Russia reduces offensive operations in Kharkiv Oblast - Governor

Russia has scaled back its offensive operations in northeastern Kharkiv Oblast, despite continuing to regroup troops and planning further advances, Kharkiv Oblast Governor Oleh Syniehubov reported on June 8.

This development follows nearly a month of intense fighting since Russia opened a new front in Kharkiv Oblast’s border areas. The town of Vovchansk, occupied by Russian forces in 2022, has been heavily bombarded and largely reduced to ruins by continuous glide bomb attacks.

Speaking on television, Syniehubov noted that Russian forces are still conducting "constant assaults" in the villages of Synkivka and Andriivka, which lie on the border with the predominantly Russian-occupied Luhansk Oblast. "The shelling doesn’t stop either," he added, as reported by the Ukrainian news agency Ukrinform.

Since the onset of the new offensive on May 10, Russian troops have secured control of a few villages along two axes: one near Vovchansk and another towards the village of Lyptsi. Their advance has reached a maximum of just 10 kilometers from the state border.

Despite the Russian onslaught, Ukrainian forces maintain control over approximately 70% of Vovchansk as of May 31, according to Nazar Voloshyn, the spokesperson for the Khortytsia group of forces, in a statement to Hromadske Radio.

Russia reportedly hit 2 Ukrainian oil depots overnight

Russian troops targeted two oil depots during a large-scale drone and missile attack on Ukraine overnight on June 7, according to Serhii Kuyun, head of A95, a Kyiv-based consulting group.

Ukrainian forces successfully downed 48 of the 53 Shahed-type drones and all five Kh-101 cruise missiles, which led to a fire at an industrial facility in Kyiv Oblast. Fortunately, no casualties were reported.

"Minus two oil depots. Millions of dollars in the air," Kuyun wrote on Facebook, although he did not specify the locations of the impacted facilities. Ukrainian officials have not commented on his statement.

Kuyun noted that Russia has attacked 10 oil storage facilities in 2024 alone. However, he reassured that these attacks would not impact the availability of fuel in Ukraine.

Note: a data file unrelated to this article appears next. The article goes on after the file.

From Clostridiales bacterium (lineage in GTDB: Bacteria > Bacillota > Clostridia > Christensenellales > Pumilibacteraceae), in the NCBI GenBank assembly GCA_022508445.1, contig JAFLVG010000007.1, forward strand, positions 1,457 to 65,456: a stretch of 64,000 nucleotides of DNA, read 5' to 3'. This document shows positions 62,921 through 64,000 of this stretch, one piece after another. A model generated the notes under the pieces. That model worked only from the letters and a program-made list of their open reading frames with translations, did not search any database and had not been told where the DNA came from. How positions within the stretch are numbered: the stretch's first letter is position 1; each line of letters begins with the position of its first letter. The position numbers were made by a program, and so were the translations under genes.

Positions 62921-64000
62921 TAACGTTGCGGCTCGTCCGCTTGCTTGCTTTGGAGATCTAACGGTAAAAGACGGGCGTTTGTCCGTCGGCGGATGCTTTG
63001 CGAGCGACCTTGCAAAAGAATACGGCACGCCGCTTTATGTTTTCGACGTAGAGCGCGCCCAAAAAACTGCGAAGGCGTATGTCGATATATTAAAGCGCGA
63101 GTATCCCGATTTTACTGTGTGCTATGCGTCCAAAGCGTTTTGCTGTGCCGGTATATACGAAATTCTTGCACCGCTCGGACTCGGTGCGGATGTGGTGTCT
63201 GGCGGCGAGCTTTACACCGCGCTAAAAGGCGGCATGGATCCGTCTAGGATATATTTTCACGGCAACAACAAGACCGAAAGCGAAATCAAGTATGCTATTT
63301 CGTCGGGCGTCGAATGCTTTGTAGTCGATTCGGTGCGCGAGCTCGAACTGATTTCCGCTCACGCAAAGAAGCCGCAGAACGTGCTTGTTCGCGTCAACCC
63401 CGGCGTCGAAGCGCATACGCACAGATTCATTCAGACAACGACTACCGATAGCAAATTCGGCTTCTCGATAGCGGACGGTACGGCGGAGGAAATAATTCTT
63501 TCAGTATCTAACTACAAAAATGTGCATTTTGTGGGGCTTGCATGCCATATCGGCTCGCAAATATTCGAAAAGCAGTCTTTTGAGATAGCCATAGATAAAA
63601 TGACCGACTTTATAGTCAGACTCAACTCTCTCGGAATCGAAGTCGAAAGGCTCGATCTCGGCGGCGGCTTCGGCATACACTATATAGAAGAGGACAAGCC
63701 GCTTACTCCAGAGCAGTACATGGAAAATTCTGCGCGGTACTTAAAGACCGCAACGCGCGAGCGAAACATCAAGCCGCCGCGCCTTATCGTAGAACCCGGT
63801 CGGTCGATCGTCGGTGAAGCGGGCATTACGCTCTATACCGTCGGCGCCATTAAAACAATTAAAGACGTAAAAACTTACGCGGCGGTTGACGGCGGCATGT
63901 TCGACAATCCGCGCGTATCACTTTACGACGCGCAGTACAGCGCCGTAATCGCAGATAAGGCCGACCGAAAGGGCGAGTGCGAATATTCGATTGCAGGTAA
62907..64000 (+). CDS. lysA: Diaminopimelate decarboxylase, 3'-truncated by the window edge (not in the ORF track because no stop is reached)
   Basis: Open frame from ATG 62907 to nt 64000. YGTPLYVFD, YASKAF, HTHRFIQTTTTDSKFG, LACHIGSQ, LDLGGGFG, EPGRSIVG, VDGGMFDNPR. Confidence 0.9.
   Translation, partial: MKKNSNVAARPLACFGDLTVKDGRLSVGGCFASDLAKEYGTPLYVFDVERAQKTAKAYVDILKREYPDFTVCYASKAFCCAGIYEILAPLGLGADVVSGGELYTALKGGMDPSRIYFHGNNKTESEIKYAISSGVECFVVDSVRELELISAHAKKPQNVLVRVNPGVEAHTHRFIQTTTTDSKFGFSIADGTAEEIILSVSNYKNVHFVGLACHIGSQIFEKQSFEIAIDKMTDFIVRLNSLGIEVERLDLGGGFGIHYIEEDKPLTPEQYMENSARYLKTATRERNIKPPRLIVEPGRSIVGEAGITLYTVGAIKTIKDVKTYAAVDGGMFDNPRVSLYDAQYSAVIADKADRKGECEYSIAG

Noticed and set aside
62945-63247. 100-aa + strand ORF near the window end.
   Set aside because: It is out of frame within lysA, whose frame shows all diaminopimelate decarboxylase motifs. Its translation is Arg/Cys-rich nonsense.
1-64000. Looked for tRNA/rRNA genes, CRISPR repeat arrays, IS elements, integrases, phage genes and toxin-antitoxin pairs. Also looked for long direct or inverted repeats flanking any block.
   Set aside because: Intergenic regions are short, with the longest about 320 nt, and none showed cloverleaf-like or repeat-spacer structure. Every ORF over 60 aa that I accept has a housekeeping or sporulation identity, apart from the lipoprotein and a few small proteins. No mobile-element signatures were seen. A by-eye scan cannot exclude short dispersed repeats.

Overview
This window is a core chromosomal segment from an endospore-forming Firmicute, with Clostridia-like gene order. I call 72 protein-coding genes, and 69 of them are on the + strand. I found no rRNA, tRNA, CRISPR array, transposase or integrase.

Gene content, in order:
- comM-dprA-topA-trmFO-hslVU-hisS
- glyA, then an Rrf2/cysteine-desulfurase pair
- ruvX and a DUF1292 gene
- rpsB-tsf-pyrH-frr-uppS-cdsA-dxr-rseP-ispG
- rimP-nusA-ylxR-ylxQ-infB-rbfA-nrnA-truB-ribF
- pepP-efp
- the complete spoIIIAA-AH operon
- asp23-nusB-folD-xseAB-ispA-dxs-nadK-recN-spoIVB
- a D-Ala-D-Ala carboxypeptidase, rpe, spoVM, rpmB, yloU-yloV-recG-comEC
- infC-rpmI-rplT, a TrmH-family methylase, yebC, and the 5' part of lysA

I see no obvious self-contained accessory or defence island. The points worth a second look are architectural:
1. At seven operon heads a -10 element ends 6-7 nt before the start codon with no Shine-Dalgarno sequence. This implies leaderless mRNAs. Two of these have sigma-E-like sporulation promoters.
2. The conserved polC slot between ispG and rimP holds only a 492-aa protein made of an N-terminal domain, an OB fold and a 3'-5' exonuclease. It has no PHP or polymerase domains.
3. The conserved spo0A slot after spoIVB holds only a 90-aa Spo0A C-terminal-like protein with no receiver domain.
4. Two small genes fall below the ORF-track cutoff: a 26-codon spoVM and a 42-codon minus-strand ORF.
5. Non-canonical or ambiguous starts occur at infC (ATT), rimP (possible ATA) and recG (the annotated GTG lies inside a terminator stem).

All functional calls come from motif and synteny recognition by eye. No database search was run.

Russia has intensified its assaults on Ukraine's critical infrastructure since the spring, targeting the country's energy grid and disabling several power plants. In response, Ukraine began implementing rolling power shutdowns in mid-May. These shutdowns have increased significantly following the latest Russian mass-missile attack on May 31, causing further damage nationwide.

Analysts: Putin Promotes "Theory of Victory" Focused on War of Attrition in Ukraine

Institute for the Study of War analyses Putins`s vision of victory in the war against Ukraine.

Russian President Vladimir Putin is advancing a "theory of victory" in Ukraine centered on a protracted war of attrition.

On June 7, Putin outlined this strategy, which hinges on several key assumptions:

Sustained Gradual Advances: Russian forces can continue making incremental gains indefinitely.

Ukrainian Counteroffensive Inadequacy: Ukraine will be unable to execute successful, significant counteroffensive operations.

Victory in War of Attrition: Russia can ultimately prevail through sustained attrition against Ukrainian forces.

During his speech at the St. Petersburg International Economic Forum (SPIEF), Putin emphasized that Russia does not need another large-scale call-up of reservists akin to the partial mobilization in September 2022. He explained that Russia is not seeking a rapid achievement of its military objectives in Ukraine. Instead, he acknowledged that the current Russian military contingent, reportedly the entire combat-capable ground force as of January 2024, is insufficient for a swift victory. Instead, Russian forces are pursuing a more gradual approach.

Putin claimed that Russia's ongoing recruitment efforts, referred to as "crypto-mobilization," are adequate for this strategy. He noted that Russia has recruited 160,000 new personnel so far in 2024, aligning with reports that the Russian military recruits between 20,000 and 30,000 new soldiers per month.

Putin's confidence in gradual Russian gains hinges on the belief that Ukrainian forces will be unable to reclaim significant territory seized by Russia. He also assumes that the Russian military can sustain offensive operations and achieve incremental tactical gains despite heavy losses.

This assessment is supported by recent months of delayed Western security assistance and constraints on Ukrainian materiel. These delays have allowed Russian forces to seize and maintain the initiative across the theatre, conducting consistent offensive operations throughout Ukraine’s east and achieving gradual tactical gains.